Last Updated: Wednesday, 17 January 2018, 20:36 GMT

Child Soldiers Global Report 2001 - El Salvador

Publisher Child Soldiers International
Publication Date 2001
Cite as Child Soldiers International, Child Soldiers Global Report 2001 - El Salvador, 2001, available at: [accessed 18 January 2018]
DisclaimerThis is not a UNHCR publication. UNHCR is not responsible for, nor does it necessarily endorse, its content. Any views expressed are solely those of the author or publisher and do not necessarily reflect those of UNHCR, the United Nations or its Member States.


Mainly covers the period June 1998 to April 2001 as well as including some earlier information.

  • Population:
    – total: 6,154,000
    – under-18s: 5,063,000
  • Government armed forces:
    – active: 16,800
    – reserves: ex-soldiers registered
    – paramilitary: 12,000
  • Compulsory recruitment age: 18
  • Voluntary recruitment age: 16
  • Voting age (government elections): 18
  • Child soldiers: indicated in government forces
  • CRC-OP-CAC: signed on 18 September 2000
  • Other treaties ratified: CRC; GC/API+II; ILO 138; ILO 182
  • There are indications of under-18s in government armed forces since voluntary recruitment can take place from the age of sixteen. During the civil war, some 80 per cent of government and 20 per cent of opposition forces were estimated to be children.


National Recruitment Legislation

Article 215 of the 1983 Constitution states that "military service is compulsory for all Salvadorans between 18 and 30 years old." The Law on Military Service and Reserve Armed Forces of July 1992 adopted shortly after the peace treaty ending the civil war, governs recruitment into the armed forces,649 although the regulation of 'cases of necessity' is included in the Law on Armed Forces.650

The treaty itself prohibited forced recruitment in favour of military service based on universality, obligation, equity and non-discrimination.651 The 1992 Law requires all men to register for their military service at the age of 18 and further stipulates that selection of recruits is to be made by ballot. In 1994 the Government made women liable for military service, although they are not required to serve in a combat capacity.652 According to information provided to the Committee on the Rights of the Child, Articles 2 and 6 of the Military Service and Armed Forces Reserve Act regulate voluntary military service between the ages of 16 and 18.653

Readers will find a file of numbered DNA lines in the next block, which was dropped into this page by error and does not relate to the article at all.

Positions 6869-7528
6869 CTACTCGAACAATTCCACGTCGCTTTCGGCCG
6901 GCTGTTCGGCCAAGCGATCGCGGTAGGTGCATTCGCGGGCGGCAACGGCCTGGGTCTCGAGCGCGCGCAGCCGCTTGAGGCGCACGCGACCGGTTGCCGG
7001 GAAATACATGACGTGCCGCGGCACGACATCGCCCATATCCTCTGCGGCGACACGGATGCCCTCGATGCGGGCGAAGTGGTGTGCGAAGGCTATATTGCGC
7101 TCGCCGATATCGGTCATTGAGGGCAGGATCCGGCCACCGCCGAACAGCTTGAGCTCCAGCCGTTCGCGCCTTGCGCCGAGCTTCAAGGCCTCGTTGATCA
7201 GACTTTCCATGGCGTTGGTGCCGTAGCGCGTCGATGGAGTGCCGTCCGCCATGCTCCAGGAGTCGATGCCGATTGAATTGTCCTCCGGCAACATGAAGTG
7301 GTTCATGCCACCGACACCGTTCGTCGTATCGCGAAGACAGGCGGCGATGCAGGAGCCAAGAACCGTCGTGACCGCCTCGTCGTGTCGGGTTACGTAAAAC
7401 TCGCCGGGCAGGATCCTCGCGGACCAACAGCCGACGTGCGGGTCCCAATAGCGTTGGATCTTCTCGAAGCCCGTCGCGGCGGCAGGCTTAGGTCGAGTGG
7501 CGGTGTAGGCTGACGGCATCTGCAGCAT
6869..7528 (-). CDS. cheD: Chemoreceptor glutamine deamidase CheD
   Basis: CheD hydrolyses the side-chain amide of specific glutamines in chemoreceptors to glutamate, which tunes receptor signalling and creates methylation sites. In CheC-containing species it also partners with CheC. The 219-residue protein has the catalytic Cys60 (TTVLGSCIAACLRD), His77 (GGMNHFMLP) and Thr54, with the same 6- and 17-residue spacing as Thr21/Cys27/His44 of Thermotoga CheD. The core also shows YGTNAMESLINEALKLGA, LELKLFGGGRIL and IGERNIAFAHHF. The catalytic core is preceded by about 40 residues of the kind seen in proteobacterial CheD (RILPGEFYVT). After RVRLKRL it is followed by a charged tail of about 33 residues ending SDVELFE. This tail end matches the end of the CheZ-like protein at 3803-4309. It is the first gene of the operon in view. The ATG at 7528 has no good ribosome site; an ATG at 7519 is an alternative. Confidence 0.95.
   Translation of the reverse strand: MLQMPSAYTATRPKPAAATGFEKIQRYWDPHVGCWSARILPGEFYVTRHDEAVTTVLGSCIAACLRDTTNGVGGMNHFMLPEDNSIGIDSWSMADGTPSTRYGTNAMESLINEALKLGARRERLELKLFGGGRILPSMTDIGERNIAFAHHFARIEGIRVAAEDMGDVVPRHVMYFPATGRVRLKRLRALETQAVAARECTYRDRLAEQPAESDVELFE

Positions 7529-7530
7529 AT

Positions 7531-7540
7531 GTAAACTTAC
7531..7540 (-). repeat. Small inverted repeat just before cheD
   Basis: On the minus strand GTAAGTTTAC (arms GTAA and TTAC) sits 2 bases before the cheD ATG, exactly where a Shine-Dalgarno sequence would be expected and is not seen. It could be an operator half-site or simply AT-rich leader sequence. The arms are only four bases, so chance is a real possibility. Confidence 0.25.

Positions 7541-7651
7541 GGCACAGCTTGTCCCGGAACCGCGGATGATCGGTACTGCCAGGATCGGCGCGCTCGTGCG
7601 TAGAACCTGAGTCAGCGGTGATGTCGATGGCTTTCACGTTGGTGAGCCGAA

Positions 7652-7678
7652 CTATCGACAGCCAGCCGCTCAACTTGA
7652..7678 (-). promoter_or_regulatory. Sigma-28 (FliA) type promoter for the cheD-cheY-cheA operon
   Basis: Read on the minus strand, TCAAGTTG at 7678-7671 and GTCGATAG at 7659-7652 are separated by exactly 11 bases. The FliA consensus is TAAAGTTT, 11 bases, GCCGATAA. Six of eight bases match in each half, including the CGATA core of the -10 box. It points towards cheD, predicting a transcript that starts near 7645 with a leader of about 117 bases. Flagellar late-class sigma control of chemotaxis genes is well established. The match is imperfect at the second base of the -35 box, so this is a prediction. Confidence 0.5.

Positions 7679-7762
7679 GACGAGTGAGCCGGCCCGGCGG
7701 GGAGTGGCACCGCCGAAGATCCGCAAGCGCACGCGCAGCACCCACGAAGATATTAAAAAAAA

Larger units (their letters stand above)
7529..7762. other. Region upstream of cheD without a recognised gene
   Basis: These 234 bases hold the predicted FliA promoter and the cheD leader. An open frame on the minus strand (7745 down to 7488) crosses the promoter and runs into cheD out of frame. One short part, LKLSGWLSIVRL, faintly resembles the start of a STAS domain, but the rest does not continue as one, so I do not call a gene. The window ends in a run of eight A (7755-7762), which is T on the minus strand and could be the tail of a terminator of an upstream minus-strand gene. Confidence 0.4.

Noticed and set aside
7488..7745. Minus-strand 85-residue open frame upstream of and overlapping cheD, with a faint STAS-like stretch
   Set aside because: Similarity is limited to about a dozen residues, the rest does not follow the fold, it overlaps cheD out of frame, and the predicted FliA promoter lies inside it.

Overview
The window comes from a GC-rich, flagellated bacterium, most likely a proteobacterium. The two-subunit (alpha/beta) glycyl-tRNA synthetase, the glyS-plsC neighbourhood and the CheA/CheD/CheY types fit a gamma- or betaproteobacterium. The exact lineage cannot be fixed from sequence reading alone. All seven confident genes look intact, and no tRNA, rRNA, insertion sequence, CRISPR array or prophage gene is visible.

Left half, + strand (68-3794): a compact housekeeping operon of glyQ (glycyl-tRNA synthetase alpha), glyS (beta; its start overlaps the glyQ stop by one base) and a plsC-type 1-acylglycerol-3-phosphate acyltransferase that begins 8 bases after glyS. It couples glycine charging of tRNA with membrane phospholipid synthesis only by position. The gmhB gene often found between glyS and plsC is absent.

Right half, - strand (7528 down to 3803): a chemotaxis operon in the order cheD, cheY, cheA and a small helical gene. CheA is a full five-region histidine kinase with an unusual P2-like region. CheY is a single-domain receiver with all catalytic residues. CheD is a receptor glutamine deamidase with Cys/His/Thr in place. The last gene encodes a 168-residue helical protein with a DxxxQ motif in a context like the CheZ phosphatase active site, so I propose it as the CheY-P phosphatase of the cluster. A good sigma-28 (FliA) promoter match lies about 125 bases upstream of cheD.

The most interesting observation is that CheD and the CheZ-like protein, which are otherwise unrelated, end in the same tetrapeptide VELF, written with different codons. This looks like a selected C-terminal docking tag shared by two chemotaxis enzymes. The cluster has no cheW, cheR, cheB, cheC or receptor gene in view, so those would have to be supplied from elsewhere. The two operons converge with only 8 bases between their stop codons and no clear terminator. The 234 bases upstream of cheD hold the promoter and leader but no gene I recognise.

Past Child Recruitment and Deployment

During the civil war, children were forcibly recruited into the armed forces, notably from poor suburbs and in the rural areas. It has been estimated that 80 per cent of troops were under 18 years of age. The opposition force Farabundo Marti Liberation National Front (FMLN) also recruited children; it was estimated that 20 per cent of the FMLN combatants were under 18.654

One commentator reported that the reintegration of former child soldiers has not been fully successful due to lack of support from the international community and lack of follow-up at the national and international level.655 In 1999 UNICEF reported that 61 per cent of FMLN children were not integrated into the demobilization programme. Among those who did pass through this programme, only 5 per cent completed the education programme.656

The phenomenon of youth gangs and youth crime has become more significant in the country since the war, although according to one study only a few of these youths are former child combatants.657


International Standards

El Salvador signed the CRC-OP-CAC on 18 September 2000 but does not support the "straight-18" position.

In its concluding observations on El Salvador's 1993 report, the Committee on the Rights of the Child said "there was a need to consider seriously questions relating to the legal definition of the child, in particular the minimum age for ... military service".658

649 Ley del Servicio Militar y Reserva de la Fuerza Armada, D.L. No. 298, 30/7/92.

650 Article 6, Ley organica de la Fuerza Armada, D.L. No. 353, 9/7/98.

651 The Peace Treaty is available on the internet at textos acuerdosPaz.htm.

652 Horeman and Stolwijk op. cit.

653 Initial Report of El Salvador to the Committee on the Rights of the Child, UN Doc.CRC/C/15/Add.9, 18/10/93.

654 Leskinen, Reeta, 1995 quoted by Horeman and Stolwijk.

655 Statement of Dr. F. Melendez (Technical Cooperation Project on Human Rights) at the Latin American and Caribbean Conference on the Use of the Children as Soldiers, Montevideo, Uruguay, 5-7/7/99.

656 Statement of J.C. Legrand, UNICEF to the Latin American and Caribbean Conference on the Use of Children as Soldiers, Montevideo, Uruguay, 5-7/7/99.

657 De Cesar, D; "The Children of War : Street Gangs in El Salvador", NACLA, Vol XXXII, No. 1 7/8/98.

658 Concluding observations of the Committee on the Rights of the Child, UNDOC CRC/C/15/Add.9, 18/10/93.

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